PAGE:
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Marketplace Losers Take Alternate Route Not Monopolistic Capable Nonproprietary, Lower-Cost Or Free Products Win Out.

Your tax dollars at work: Prodded by competitors of Microsoft Corp., political demagogues and busybody government lawyers are yapping like a pack of bloodhounds, hot on the trail of a mouse. They’ll save us from the monster, they say.

Consumers seek no rescue. They’re snapping up Microsoft’s products and using them to transform business and communications.

The conduct that alarms antitrust lawyers occurred two years ago - ancient history, in the software trade. Microsoft came out with a web browser and pressured computer makers to include it in the Windows operating system, at no charge. The other leading web browser, Netscape, also was widely available at no charge.

This was bad for consumers?

Microsoft is no monopoly, nor does it behave like one. Its Windows operating system won market share in a free-for-all among numerous competitors. It was Apple that had (and suffered from having) higher prices and proprietary technology.

From the earliest versions of MS DOS, Microsoft has added features, and competitors have introduced better ones. Memory managers. Disk compressors. Friendly interfaces. Utilities. Web browsers. Back and forth it goes. Microsoft improves. Competitors improve. Customers win.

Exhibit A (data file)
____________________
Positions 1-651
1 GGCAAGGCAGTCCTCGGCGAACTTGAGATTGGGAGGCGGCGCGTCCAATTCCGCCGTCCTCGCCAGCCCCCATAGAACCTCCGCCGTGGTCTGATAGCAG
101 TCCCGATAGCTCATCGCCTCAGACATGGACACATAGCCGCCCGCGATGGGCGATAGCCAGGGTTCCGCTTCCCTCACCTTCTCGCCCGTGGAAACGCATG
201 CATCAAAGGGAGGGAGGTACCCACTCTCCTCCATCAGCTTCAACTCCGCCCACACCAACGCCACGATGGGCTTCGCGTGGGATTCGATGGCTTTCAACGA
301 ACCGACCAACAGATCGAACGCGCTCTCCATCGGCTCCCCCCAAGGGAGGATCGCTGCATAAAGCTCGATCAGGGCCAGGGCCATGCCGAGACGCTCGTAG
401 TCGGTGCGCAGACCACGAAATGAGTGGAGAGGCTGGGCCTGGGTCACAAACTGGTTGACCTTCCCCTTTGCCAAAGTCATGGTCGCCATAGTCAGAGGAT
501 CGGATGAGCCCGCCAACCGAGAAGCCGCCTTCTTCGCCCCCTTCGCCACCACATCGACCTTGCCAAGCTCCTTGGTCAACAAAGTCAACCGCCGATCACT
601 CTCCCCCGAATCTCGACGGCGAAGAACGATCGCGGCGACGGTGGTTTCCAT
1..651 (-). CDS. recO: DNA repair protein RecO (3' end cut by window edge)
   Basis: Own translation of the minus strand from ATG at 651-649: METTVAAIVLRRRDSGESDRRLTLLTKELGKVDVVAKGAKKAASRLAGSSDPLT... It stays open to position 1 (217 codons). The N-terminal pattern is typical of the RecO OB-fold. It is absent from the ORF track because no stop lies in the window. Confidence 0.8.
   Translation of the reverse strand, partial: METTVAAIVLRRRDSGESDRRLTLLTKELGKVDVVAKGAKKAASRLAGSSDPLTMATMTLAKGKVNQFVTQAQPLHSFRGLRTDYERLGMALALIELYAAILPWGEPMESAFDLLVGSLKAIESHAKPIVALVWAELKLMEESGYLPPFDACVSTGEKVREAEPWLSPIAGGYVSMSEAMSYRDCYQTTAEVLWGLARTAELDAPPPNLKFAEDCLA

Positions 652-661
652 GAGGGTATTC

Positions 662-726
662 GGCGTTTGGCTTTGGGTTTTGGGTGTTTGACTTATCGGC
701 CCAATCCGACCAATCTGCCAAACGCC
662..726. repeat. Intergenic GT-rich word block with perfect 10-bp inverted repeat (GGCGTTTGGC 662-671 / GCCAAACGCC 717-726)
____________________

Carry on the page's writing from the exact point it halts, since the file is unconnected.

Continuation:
While government lawyers fuss about ancient history, in the future, web browsers will be as integral to an operating system’s function - data retrieval - as disk software is.

U.S. Sen. Orrin Hatch, who represents Microsoft competitor Novell, threatens to bludgeon Microsoft with congressional investigations. Hatch warns Microsoft might “control” the Internet. Poppycock. The Internet is a competitive explosion; it defies control.

Microsoft accounts for 5 percent of software industry revenues. Its many competitors include Sun Microsystems, now working furiously to supersede Windows with Java. Microsoft, hardly a picture of complacent monopoly, is pouring billions into research and development - as its products drop in price and soar in power.

Meanwhile, the Justice Department has assigned the Microsoft case to a lawyer who eschews PCs and prefers to write in longhand. If Microsoft operated like government, the most vibrant industry on the planet would not exist.

, DataTimes MEMO: For opposing view, see headline: Deleting MS Gouge

The following fields overflowed: SUPCAT = EDITORIAL, COLUMN - From both sides CREDIT = John Webster/For the editorial board

For opposing view, see headline: Deleting MS Gouge

The following fields overflowed: SUPCAT = EDITORIAL, COLUMN - From both sides CREDIT = John Webster/For the editorial board


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